Friday, 22 December 2017
Doctors have long had a fascination with Mankind’s poet—and their inquiries have sometimes taken bizarre turns.
by Theodore Dalrymple
A man is seldom as innocently employed as in writing (or reading) Shakespearean criticism. The great essayist William Hazlitt remarked that such criticism is also futile, though he indulged in it extensively himself; but we are not obliged to agree with him. There must be ends in themselves, things done not for the sake of anything else, and the free play of intelligence is certainly one of them. Shakespeare is a suitable object of such free play because, as Doctor Johnson said:
To criticize Shakespeare, then, is to reflect upon life, an activity as necessary and inevitable as it is inconclusive and without end.
I have a small library of books about Shakespeare, a kind of Folger corner, from which I have derived an innocent pleasure; and I once delivered a lecture about books that doctors had written about Shakespeare. The lecture was not a success—in fact, it was dull—in part because I found no suitable way of classifying the books (and classification is the mother of lucidity as well as of a false sense of mastery). Should the classification have been by the medical specialty of the author, by the individual plays or characters with which the books dealt, by the type of pathology examined, by the era in which the book appeared? The classification of books is as necessary but also as inconclusive as reflection on life.
Alienists (as psychiatrists were once called), toxicologists, neurologists, general and orthopedic surgeons, otologists, dermatologists, and even urologists have taken up the pen to write about Mankind’s poet (though I know of no book devoted specifically to the urology of Shakespeare). Doctors have waded into the fraught authorship question—that of whether Shakespeare the boy from Stratford was or was not Shakespeare the author of the plays. At least two Baconian doctors—that is, doctors who thought that the author of Shakespeare’s plays was really Francis Bacon—are of great interest.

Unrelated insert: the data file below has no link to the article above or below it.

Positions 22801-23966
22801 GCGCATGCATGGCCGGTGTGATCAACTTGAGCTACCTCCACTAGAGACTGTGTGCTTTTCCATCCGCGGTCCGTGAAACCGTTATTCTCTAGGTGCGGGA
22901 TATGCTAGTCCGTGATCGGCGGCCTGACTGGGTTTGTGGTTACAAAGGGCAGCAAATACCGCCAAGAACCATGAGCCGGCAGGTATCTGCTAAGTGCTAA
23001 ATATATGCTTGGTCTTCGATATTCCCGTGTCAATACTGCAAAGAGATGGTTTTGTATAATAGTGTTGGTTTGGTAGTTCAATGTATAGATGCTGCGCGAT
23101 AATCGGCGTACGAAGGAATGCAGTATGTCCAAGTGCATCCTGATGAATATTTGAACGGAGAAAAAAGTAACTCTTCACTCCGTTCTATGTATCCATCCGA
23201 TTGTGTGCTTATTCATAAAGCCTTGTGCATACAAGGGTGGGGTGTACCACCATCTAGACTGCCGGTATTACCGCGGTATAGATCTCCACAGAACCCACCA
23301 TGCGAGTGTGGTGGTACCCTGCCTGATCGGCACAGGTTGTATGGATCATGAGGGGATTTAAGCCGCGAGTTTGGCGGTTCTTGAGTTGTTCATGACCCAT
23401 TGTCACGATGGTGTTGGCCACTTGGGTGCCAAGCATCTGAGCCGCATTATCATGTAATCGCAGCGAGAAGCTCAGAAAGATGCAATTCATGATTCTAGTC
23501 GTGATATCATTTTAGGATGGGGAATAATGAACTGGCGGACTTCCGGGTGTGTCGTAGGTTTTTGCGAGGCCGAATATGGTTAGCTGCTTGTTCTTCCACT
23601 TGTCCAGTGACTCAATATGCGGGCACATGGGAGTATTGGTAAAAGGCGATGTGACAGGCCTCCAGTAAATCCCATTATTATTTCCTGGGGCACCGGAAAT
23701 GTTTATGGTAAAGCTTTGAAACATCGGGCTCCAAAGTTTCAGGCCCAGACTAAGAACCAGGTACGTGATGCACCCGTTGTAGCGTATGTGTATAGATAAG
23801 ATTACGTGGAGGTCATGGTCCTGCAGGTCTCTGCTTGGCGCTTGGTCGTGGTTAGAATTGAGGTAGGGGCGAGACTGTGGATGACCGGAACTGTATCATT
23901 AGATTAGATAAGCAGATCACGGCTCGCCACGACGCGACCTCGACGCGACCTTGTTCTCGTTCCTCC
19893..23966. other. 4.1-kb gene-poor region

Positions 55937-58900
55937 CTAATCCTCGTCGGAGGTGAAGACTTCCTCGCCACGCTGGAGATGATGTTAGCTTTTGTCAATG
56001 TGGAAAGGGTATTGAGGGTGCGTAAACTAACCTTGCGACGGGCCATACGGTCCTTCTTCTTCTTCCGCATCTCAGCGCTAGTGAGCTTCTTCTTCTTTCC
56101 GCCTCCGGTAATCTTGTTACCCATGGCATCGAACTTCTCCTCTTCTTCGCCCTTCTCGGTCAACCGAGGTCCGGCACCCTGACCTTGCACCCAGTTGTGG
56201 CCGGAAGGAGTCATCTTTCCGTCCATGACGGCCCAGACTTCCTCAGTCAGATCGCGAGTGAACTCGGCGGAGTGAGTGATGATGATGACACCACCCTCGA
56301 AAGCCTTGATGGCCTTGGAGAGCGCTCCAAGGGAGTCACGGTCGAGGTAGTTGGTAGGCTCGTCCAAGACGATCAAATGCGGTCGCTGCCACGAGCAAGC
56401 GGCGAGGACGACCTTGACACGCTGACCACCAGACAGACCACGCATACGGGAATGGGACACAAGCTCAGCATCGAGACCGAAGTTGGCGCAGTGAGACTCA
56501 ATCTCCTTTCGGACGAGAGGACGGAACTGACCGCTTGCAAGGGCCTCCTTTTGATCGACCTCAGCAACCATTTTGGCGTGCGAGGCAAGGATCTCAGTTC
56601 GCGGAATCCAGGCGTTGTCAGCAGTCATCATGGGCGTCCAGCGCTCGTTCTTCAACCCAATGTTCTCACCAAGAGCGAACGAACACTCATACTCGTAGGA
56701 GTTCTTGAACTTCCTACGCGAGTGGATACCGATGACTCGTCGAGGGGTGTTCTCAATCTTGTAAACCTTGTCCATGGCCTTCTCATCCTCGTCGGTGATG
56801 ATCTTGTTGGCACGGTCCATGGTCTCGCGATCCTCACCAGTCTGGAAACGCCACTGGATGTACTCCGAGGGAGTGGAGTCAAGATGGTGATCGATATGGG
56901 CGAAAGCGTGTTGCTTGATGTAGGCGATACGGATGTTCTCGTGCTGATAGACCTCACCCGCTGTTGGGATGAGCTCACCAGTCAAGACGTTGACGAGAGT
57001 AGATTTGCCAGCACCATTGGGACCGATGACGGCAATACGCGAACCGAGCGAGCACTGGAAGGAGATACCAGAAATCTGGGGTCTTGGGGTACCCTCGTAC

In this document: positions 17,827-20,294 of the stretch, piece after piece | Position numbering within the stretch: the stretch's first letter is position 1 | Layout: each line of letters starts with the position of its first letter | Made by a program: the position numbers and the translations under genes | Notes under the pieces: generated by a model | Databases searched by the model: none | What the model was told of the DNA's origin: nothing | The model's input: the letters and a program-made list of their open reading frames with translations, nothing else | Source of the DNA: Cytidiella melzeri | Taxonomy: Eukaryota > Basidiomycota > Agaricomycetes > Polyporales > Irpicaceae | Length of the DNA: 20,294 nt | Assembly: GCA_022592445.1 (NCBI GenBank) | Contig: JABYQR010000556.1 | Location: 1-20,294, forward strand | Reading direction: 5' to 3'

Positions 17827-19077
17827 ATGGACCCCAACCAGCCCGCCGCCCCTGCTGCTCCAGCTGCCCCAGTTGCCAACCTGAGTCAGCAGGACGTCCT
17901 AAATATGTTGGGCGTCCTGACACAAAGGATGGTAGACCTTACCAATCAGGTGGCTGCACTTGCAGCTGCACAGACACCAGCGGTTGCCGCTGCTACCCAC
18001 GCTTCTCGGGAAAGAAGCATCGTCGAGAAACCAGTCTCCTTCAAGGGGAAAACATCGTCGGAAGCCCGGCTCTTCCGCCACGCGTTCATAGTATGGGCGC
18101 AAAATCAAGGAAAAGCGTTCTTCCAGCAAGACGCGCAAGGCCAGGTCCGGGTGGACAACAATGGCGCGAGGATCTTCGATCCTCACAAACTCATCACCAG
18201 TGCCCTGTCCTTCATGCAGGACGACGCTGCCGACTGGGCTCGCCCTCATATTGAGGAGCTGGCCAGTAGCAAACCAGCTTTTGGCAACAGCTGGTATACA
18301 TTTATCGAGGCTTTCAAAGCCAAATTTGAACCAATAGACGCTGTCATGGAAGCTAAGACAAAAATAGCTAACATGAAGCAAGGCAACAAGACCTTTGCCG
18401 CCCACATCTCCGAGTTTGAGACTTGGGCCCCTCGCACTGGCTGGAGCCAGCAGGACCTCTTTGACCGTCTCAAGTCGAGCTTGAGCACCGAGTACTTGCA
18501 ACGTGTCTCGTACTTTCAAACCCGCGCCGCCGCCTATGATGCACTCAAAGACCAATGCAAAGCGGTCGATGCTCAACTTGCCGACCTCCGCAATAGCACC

The first was a surgeon named W. S. Melsome (1865–1944). He had a lucrative private practice in Bath, having been for some years the director of medical studies at Queens’ College, Cambridge—and was a man of formidable intellect. He was the author of an 1898 article in the British Medical Journal titled “The Value of Bacteriological Examination Before, During, and After Surgical Operations,” but his real passion was the Bacon–Shakespeare controversy. Some said that he had the whole of Bacon and Shakespeare at his recall and, if either was quoted, could instantly produce a close analogy from the work of the other, which, in his view, proved their identity. He left part of his fortune to ensure the publication of his book, The Bacon–Shakespeare Anatomy.